THREE LITTLE KNOWN CHARACTERISTICS OF THE MOUNTAIN GOAT.
For several years a small bunch of five or six goats wintered on Cougar Rock near Longmire Springs. They were so near that I thought I would get acquainted with them, but my many attempts partially failed, although they did not rush off as though they were afraid, during the last years, as they did when I first came.
One late afternoon I saw the big Billy on the crag alone. As it was a little late in the afternoon, I hurried off and saw him climb up on a bench and lie down. He did not see me. I kept in the timber and climbed up above him. I had my kodak in hand ready to take a photo of him as son as he arose. I supposed he would simply go back over the cliff which he had recently climbed. He surprised me by coming up under the intervening cliff and for the time being got out of sight. He soon appeared on the same level that I was on but away to one side where I was sure he could not climb up. I stood in the only exit. I approached him slowly, taking a snap at him with the kodak occasionally. He finally disappeared behind some ravines in the terrace and found that he could not get out on that level. He came back on the run, very much excited, and stopped in plain sight on the sharp, smooth, rock back-bone which connected with the terrace above. He looked at me and then at the steep, smooth slope above him. He was evidently debating whether to butt me off the narrow passageway, or climb the hog-back. I laid the kodak in a safe place and picked out a small hemlock overhanging the eight hundred foot crag and about fifty feet from the goat. I was to climb this tree in case of emergency. I slowly edged my way a little closer as he sat dog fashion looking up the rock.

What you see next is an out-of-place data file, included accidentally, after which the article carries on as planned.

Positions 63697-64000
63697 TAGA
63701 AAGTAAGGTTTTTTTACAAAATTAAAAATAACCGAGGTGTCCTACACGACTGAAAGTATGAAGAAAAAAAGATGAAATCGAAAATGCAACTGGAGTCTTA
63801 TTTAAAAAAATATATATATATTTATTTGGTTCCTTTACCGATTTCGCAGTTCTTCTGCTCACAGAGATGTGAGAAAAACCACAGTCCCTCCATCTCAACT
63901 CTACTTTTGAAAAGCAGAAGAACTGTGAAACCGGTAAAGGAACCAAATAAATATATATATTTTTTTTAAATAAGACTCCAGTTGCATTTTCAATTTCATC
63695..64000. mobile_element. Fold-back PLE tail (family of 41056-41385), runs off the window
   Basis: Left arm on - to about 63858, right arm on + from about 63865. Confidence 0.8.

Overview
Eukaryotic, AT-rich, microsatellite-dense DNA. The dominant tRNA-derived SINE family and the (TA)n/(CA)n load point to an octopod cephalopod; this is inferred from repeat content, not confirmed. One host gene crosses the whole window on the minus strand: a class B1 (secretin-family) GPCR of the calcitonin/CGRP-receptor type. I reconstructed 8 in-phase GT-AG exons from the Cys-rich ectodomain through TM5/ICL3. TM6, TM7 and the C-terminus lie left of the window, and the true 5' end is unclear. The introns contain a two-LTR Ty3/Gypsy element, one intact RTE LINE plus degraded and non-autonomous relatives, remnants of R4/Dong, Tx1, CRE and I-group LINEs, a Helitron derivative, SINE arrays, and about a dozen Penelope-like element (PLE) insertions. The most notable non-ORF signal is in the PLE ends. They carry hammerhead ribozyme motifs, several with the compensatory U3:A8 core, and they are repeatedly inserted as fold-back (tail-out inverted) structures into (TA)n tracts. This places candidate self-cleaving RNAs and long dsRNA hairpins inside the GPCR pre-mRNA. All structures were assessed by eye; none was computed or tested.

Soon he surprised me by pushing up his fore legs on the smooth rock end, groaning as if he as in pain, wormed his way up, lying flat on his ventral surface and working his muscles like a snake. When he reached the terrace above, he walked out the entrance through which I had approached. He never stood up until he reached the terrace above. He looked long enough for two goats as he hit the slope with his hind legs occasionally. his main locomotion was surely muscular. I observed him at a range of about thirty feet and became so absorbed in that performance that I forgot all about the kodak.
I have never read of this form of locomotion in any book. To supplement this observation, I once saw a goat spread out in this same manner and and go up a steep slope. I was quite a distance from the animal and did not think much about the stunt, as I could not see him work his muscles.
During the hot part of the day the mountain goats go up on the snow field and glaciers, where it is cooler and where there is less trouble with flies. The same localities are often visited repeatedly by the flock. It is a common habitat for them to sit down on the snow or ice on their haunches like a dog. As the slope is sometimes a little steep it is preferable for them to sit on the same spot on the snow or ice, especially after a depression on the slope is once formed. By so doing day after day, the depressions become deep and it is not uncommon to come upon goats half concealed in their sitting posture. I had seen these depressions several times before I knew how they were formed.
It is somewhat difficult to approach a flock at close range without being see, but this can be done after one becomes familiar with their habits. The writer with two others surprised a big Billy with nothing in sight but his head and shoulders. He lost no time in scampering off after he saw us. There were numverous other depressions but the flock was feeding on the tender grass near by.
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